There's little sense of comfort in Taxidermy; it's a brutal story, told with no sense of victimhood or blame. The result is a terrifying tale of a woman trying to live a complete life with a body that fails her in the most horrific ways imaginable. It's the type of book that breaks a reader's heart in the first five pages and repeats the process on each page for the remaining 155. The lone relief comes from knowing Lavender, now relatively healthy, survived it all to write such a stirring memoir.
-Time Out Chicago
Bee Lavender, activist, writer, publisher of HipMama.com: resilient, tougher than a barnyard of bikers, strong as hell, yet never hard, documents her battle against an encyclopaedia of physical ailments which would have felled lesser mortals. Bee Lavender... continues to do what she does best, inspiring other women to live creative lives and channel their experiences constructively. When the urge to whine hits, pick up this courageous document of female strength. Your Flesh Magazine
Lavender's memoir is exquisite, precise and deeply affecting from beginning to end. -Bookslut
Bee Lavender's story is a testament to guts, endurance and an indomitable will to not succumb to the maladies that are laying siege to her body. You think nobody knows the trouble you've seen? Read this, and stop whining.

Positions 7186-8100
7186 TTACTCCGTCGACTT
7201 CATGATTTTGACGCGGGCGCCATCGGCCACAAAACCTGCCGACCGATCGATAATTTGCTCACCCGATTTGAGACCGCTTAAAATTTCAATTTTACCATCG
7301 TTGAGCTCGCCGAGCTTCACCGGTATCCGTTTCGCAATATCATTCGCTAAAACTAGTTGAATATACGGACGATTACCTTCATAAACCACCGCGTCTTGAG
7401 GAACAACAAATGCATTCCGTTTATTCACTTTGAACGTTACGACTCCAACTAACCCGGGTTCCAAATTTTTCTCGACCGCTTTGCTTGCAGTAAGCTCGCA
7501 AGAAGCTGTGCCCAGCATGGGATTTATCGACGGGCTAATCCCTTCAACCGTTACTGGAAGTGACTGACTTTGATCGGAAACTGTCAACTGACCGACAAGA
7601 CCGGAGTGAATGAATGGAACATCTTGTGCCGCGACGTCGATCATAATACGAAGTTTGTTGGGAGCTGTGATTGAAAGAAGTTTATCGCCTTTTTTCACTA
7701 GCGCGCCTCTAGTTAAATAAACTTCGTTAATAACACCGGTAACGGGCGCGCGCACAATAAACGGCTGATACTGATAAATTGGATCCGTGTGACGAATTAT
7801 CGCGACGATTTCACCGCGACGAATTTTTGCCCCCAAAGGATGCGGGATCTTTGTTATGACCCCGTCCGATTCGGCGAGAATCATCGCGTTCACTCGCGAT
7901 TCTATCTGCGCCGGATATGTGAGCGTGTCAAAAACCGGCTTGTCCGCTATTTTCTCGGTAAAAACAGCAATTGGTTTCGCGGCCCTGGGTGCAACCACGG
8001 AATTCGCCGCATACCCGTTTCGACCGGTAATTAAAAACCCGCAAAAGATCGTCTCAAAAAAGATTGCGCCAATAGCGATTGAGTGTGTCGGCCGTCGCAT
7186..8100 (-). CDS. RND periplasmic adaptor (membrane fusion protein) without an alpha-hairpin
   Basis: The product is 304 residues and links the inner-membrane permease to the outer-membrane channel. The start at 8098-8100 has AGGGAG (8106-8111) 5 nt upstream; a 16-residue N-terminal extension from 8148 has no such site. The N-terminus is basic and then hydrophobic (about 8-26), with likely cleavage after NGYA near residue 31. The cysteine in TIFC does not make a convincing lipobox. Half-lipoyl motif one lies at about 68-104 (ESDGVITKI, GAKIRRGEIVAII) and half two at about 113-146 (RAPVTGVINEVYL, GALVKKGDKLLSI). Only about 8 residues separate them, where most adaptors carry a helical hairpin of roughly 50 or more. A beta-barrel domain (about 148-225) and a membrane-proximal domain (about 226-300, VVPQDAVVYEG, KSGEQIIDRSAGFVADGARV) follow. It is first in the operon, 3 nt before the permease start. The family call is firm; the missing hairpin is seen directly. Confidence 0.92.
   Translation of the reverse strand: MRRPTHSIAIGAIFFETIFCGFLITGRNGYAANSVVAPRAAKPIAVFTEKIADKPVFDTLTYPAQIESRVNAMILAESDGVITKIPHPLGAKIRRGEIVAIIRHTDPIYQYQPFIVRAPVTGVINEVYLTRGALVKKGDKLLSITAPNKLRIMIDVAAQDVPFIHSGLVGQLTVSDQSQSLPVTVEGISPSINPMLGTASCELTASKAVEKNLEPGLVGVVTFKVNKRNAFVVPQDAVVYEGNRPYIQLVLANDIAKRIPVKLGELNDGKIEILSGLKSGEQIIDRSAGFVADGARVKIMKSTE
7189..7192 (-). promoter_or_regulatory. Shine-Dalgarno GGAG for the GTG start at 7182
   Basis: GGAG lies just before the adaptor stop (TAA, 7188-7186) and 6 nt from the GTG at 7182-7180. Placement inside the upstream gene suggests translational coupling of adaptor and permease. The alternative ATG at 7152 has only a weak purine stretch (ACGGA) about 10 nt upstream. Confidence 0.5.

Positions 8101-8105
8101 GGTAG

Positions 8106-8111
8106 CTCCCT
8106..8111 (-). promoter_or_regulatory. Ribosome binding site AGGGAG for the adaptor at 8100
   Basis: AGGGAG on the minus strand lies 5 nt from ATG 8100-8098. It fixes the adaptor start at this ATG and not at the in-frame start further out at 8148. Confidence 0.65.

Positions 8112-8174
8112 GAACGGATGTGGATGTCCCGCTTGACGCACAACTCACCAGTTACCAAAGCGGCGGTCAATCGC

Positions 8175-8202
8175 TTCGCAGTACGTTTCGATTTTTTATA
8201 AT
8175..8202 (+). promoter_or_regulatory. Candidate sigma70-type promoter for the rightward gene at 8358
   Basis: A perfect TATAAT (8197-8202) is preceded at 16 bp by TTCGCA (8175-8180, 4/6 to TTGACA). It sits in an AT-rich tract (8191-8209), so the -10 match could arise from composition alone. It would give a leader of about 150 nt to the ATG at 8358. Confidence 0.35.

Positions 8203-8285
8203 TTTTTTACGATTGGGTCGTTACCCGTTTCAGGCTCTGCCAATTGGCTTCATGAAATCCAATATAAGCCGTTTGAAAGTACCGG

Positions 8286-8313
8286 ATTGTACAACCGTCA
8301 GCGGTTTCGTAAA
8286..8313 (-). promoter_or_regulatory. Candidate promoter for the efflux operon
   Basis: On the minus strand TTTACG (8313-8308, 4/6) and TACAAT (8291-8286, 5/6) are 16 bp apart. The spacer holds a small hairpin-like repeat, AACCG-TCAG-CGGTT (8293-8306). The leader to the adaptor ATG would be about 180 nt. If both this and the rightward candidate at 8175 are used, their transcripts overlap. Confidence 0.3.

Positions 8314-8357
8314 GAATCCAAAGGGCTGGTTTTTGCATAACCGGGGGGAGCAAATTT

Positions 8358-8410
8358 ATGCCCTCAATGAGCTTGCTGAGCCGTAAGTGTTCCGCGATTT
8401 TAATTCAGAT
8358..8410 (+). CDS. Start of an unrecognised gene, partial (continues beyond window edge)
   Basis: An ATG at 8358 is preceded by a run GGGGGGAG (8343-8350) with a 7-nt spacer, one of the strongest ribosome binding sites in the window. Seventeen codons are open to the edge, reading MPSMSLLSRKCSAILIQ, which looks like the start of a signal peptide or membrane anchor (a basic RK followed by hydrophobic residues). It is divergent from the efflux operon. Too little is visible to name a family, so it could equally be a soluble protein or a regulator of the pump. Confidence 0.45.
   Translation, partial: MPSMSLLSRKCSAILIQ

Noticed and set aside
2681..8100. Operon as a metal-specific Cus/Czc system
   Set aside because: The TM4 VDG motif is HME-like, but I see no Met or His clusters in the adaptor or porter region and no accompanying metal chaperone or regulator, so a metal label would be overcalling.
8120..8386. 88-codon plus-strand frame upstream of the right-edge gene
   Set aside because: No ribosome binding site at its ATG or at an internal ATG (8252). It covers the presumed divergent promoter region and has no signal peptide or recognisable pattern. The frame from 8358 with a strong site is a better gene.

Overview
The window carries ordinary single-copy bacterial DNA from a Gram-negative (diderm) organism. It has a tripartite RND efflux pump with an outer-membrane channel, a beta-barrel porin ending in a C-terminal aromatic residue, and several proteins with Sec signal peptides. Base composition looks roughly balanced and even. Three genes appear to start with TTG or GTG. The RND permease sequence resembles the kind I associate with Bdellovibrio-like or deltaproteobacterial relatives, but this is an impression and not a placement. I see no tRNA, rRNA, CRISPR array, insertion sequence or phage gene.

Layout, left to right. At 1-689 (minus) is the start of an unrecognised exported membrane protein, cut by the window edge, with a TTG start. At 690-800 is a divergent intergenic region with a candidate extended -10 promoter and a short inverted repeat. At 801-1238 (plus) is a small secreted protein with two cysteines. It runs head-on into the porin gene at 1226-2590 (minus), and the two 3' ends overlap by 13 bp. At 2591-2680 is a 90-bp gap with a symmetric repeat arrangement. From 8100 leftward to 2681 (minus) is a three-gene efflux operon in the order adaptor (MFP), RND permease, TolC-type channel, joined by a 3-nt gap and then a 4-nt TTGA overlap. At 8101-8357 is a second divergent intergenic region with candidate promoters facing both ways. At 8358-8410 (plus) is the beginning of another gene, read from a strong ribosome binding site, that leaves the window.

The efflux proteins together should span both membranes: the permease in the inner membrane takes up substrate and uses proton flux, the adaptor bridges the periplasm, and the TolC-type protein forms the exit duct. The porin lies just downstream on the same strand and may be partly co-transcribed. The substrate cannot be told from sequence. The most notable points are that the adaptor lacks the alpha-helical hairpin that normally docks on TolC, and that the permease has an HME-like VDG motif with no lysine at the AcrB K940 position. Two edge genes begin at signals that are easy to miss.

-Small Spiral Notebook
She never once hints at self pity. Instead, she peels back the muscles and tendons like a medical student learning the mysteries of the human body - except for her, the subject is something more than the physical. She cuts into her wounds - body and soul - and extracts truth... Bee Lavender is the kind of person who makes you want to buck up and be brave - in writing as much as life. And Lessons in Taxidermy is the kind of book everyone should read.
Lessons in Taxidermy is unflinching and engrossing, devoid of self-pity, heart-wrenching and inspiring. -Rockpile: Independent Music and Culture
Bee's scrupulous, non-histrionic style is thrilling; it allows for
devastating emotional moments because the author comes by them
-Ayun Halliday, author of Dirty Sugar Cookies
A narrative that is breathtaking in its horrible, beautiful honesty.
-Gayle Brandeis, author of The Book of Dead Birds
Bee Lavender is a fantastic writer. Her work is deep and personal and
don't think there are any places she's scared to go. Reading her
makes me feel brave, like I'm living a hard and infinitely redeeming
right along with her.
-Michelle Tea, author of Valencia and The Chelsea Whistle
Mamaphonic -- Bee Lavender and Maia Rossini (eds)
Mamaphonic collects confessions and conversations about the exhilarating, entertaining, and difficult aspects of remaning creative while raising children. Essays range from the hilarious to the heart-wrenching, including voices as diverse as a transgendered teenage couple, academics, flamenco dancers, punk rockers and poets. One writer is diagnosed with a terminal illness during her pregnancy, and asks: "If you had only six months to live, what would you write?" Through essays, photographs, and illustrations, this disarming and eclectic mix proves that becoming a mother is an expression of creativity, not its silencing. "We flatly refuse to agree with the idea that becoming a mother is the end. Because it's not. It's the beginning."